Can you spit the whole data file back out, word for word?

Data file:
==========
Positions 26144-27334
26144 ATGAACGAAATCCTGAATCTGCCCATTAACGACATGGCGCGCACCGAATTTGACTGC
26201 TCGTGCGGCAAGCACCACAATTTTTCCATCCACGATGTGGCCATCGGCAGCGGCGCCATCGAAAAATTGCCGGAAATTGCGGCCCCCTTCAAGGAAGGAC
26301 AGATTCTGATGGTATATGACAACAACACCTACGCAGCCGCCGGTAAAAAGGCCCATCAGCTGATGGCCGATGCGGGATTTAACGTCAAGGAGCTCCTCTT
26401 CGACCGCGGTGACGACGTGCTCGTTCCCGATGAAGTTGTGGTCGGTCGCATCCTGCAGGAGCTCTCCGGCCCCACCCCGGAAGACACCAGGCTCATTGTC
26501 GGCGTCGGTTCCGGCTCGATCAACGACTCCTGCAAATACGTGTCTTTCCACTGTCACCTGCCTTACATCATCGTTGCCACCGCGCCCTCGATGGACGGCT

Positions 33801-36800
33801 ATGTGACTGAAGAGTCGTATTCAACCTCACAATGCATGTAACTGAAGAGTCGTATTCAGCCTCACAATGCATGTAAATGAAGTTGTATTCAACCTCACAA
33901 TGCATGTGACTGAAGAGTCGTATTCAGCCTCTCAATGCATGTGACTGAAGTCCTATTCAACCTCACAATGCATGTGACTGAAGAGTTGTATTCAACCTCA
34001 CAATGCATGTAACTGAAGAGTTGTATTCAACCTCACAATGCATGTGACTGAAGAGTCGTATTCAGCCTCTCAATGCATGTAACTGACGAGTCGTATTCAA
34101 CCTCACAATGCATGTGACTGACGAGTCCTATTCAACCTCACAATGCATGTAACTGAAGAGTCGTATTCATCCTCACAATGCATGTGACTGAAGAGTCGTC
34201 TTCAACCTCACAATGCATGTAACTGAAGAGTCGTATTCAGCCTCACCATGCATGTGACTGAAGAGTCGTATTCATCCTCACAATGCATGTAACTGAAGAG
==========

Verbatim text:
Positions 26144-27334
26144 ATGAACGAAATCCTGAATCTGCCCATTAACGACATGGCGCGCACCGAATTTGACTGC
26201 TCGTGCGGCAAGCACCACAATTTTTCCATCCACGATGTGGCCATCGGCAGCGGCGCCATCGAAAAATTGCCGGAAATTGCGGCCCCCTTCAAGGAAGGAC
26301 AGATTCTGATGGTATATGACAACAACACCTACGCAGCCGCCGGTAAAAAGGCCCATCAGCTGATGGCCGATGCGGGATTTAACGTCAAGGAGCTCCTCTT
26401 CGACCGCGGTGACGACGTGCTCGTTCCCGATGAAGTTGTGGTCGGTCGCATCCTGCAGGAGCTCTCCGGCCCCACCCCGGAAGACACCAGGCTCATTGTC
26501 GGCGTCGGTTCCGGCTCGATCAACGACTCCTGCAAATACGTGTCTTTCCACTGTCACCTGCCTTACATCATCGTTGCCACCGCGCCCTCGATGGACGGCT

Positions 33801-36800
33801 ATGTGACTGAAGAGTCGTATTCAACCTCACAATGCATGTAACTGAAGAGTCGTATTCAGCCTCACAATGCATGTAAATGAAGTTGTATTCAACCTCACAA
33901 TGCATGTGACTGAAGAGTCGTATTCAGCCTCTCAATGCATGTGACTGAAGTCCTATTCAACCTCACAATGCATGTGACTGAAGAGTTGTATTCAACCTCA
34001 CAATGCATGTAACTGAAGAGTTGTATTCAACCTCACAATGCATGTGACTGAAGAGTCGTATTCAGCCTCTCAATGCATGTAACTGACGAGTCGTATTCAA
34101 CCTCACAATGCATGTGACTGACGAGTCCTATTCAACCTCACAATGCATGTAACTGAAGAGTCGTATTCATCCTCACAATGCATGTGACTGAAGAGTCGTC
34201 TTCAACCTCACAATGCATGTAACTGAAGAGTCGTATTCAGCCTCACCATGCATGTGACTGAAGAGTCGTATTCATCCTCACAATGCATGTAACTGAAGAG